Under Federal Food, Drug, and Cosmetic Act (FD&C Act), a colour additive, other than colouring materials intended for use as coal-tar hair dyes, must be approved by the FDA in order to be used in cosmetic products
The Food and Drugs Administration (FDA), the competent authority for cosmetic products in the US, keeps a list of restricted and prohibited ingredient for use in cosmetics. Compared to the EU’s list of restricted and prohibited cosmetic ingredients, the FDA’s list is much shorter. However, the FDA does have a strict system of approval when it comes to colour additives. Under Federal Food, Drug, and Cosmetic Act (FD&C Act), a colour additive, other than colouring materials intended for use as coal-tar hair dyes, must be approved by the FDA in order to be used in cosmetic products. These are the only cosmetic ingredients that require pre-market approval by the FDA. The approval process also applies for colour additives used in food, dietary supplements, drugs and medical devices.
It is important to make sure that you are using an approved colour additive; otherwise, the product will be considered adulterated, and all imported products will be detained at the border.
All colour additives used in a cosmetic product in the USA, have to be approved by the FDA. Additionally, some colour additives must also be batch certified by the FDA. In case there is a restriction for the use of the approved colour additive, it may be used only in line with the restrictions and for the intended use. It is very important that the additive is used only for the intended use, for which it has been approved. The regulations specifically restrict the use of colour additives in eye contour area, in externally applied cosmetics (which does not include the lips or any other mucous membrane) and for the injection (for tattooing or permanent makeup). Currently, there are no colour additives that would be approved for injection in the skin.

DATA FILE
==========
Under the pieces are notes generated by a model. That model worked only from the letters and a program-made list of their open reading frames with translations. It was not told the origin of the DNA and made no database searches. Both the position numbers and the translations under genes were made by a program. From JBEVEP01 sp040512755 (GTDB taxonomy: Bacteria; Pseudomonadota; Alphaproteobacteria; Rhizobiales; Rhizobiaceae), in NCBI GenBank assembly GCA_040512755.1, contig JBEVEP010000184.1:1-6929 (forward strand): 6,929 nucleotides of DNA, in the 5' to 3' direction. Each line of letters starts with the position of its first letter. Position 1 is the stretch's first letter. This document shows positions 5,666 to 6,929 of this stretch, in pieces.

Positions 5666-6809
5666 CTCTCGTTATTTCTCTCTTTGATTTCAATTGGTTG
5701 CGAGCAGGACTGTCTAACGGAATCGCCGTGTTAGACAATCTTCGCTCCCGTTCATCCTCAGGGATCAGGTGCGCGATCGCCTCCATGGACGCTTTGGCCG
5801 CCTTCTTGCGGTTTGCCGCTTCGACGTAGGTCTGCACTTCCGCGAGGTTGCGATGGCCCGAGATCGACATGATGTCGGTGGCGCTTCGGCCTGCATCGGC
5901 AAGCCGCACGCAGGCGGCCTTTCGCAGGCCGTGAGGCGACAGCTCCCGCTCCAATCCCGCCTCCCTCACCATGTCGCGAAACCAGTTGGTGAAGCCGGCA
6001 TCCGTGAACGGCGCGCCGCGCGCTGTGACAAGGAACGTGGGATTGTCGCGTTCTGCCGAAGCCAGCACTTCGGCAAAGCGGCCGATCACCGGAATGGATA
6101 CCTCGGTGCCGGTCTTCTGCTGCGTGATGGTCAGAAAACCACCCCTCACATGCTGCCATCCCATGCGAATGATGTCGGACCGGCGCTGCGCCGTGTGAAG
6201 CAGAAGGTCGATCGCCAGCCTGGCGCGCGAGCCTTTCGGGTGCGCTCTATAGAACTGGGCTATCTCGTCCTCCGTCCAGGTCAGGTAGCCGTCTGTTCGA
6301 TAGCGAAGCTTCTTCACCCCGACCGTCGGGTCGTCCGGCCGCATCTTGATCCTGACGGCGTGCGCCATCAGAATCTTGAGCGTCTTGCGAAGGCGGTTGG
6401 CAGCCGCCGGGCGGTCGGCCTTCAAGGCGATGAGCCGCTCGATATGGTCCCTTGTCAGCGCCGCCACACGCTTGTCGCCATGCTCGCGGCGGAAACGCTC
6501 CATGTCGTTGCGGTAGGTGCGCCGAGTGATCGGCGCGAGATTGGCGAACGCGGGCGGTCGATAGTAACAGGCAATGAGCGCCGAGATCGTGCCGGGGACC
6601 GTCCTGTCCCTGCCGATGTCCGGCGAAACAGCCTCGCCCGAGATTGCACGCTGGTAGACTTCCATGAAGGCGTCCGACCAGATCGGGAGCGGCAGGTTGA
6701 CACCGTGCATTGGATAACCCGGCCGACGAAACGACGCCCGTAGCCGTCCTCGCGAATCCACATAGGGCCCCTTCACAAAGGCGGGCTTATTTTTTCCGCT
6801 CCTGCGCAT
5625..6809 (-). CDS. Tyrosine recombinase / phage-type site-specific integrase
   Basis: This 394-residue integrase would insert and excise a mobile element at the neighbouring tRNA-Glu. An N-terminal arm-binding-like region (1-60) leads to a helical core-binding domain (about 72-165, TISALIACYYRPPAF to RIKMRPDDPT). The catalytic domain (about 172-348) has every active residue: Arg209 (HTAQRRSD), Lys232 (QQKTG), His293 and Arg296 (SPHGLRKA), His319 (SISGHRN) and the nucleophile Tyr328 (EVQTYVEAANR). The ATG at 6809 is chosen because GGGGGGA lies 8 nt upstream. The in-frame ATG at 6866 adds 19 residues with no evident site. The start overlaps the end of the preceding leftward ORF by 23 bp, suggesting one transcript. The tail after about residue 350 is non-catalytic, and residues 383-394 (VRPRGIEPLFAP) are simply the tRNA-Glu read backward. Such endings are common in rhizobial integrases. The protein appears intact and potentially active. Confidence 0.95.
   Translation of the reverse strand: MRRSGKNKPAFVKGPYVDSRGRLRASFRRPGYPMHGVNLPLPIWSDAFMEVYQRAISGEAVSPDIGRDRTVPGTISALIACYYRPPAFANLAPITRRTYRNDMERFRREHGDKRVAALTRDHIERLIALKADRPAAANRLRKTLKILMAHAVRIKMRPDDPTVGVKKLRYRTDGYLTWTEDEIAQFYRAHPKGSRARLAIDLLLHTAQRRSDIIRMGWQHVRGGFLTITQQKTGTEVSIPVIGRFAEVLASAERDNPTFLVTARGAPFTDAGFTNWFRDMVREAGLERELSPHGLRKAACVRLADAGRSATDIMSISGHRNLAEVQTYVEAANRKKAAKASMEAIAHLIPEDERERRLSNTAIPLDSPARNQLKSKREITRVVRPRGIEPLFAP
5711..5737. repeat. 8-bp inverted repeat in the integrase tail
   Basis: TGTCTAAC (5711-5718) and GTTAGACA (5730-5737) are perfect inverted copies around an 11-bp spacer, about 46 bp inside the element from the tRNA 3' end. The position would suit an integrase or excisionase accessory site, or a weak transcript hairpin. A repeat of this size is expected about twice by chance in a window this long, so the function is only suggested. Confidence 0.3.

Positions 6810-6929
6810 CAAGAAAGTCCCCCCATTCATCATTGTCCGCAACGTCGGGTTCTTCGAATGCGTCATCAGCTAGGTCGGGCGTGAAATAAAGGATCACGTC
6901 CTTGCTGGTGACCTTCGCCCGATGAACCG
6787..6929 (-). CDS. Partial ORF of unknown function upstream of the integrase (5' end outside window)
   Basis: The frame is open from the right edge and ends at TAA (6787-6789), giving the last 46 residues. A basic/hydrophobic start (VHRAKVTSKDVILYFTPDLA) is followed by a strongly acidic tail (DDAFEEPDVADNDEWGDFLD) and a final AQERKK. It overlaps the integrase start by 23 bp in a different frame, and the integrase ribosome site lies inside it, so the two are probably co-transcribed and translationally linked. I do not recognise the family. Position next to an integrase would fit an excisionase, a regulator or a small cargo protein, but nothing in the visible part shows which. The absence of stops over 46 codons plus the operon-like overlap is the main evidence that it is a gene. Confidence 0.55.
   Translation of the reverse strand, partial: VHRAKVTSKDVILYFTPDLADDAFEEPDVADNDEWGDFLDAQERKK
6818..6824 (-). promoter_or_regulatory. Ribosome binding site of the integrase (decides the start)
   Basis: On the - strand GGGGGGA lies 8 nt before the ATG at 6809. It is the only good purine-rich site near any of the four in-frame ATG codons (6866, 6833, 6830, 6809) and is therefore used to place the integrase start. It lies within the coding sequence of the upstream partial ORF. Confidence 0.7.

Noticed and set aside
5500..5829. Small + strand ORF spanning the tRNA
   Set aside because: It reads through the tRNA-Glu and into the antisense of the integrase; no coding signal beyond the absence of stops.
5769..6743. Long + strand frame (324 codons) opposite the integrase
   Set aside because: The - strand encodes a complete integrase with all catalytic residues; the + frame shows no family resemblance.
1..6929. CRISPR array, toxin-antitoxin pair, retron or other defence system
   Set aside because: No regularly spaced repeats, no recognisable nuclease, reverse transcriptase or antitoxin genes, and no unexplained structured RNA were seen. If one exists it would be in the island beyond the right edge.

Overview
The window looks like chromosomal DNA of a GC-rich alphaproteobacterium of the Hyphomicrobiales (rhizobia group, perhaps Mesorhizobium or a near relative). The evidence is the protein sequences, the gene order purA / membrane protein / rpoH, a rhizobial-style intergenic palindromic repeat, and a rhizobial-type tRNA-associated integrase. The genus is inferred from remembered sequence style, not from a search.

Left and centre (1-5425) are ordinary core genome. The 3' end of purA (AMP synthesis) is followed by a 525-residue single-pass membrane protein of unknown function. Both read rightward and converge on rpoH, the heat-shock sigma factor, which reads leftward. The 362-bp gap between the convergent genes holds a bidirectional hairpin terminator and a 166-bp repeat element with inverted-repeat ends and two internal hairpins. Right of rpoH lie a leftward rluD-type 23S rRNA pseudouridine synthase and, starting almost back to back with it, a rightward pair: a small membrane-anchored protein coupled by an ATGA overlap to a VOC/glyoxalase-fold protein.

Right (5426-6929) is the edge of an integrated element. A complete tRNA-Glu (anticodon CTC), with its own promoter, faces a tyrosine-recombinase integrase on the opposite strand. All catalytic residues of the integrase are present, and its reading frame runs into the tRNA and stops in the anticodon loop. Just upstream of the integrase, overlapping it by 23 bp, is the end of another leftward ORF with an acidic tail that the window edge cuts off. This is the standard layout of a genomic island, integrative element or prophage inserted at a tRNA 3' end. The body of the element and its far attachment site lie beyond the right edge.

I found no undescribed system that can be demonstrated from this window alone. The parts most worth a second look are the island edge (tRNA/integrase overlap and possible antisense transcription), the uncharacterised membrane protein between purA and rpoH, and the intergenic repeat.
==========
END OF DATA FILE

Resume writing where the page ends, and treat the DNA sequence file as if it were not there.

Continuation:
There are two main categories of colour additives – colours subject to certification and colours, which are exempt from certification. The first group of colour additives includes additives, which are derived primarily from petroleum and coal sources. If the manufacturer wants to request certification for his colour additive, he has to submit a sample of the batch for which he is requesting the certification. The FDA then tests the sample in terms of composition and purity as well as evaluates whether the colour additive is safe for its intended purpose. If the colour additive complies with the requirements, the FDA issues certification for the batch. Certified colour additives get a special name, which consists of a prefix, such as FD&C, D&C or Ext. D&C, a colour, and a number. An example is FD&C Yellow No. 6 (also known as Yellow 6).
The category of colour additives, which are exempt from batch certification, are derived mainly from plant, animal or mineral sources. An example would be caramel colour. These are not subject to certification, but they still have to comply with the regulatory requirements and safety standards for colour additives. The list of colour additives approved for use in cosmetics can be found on the FDA’s website.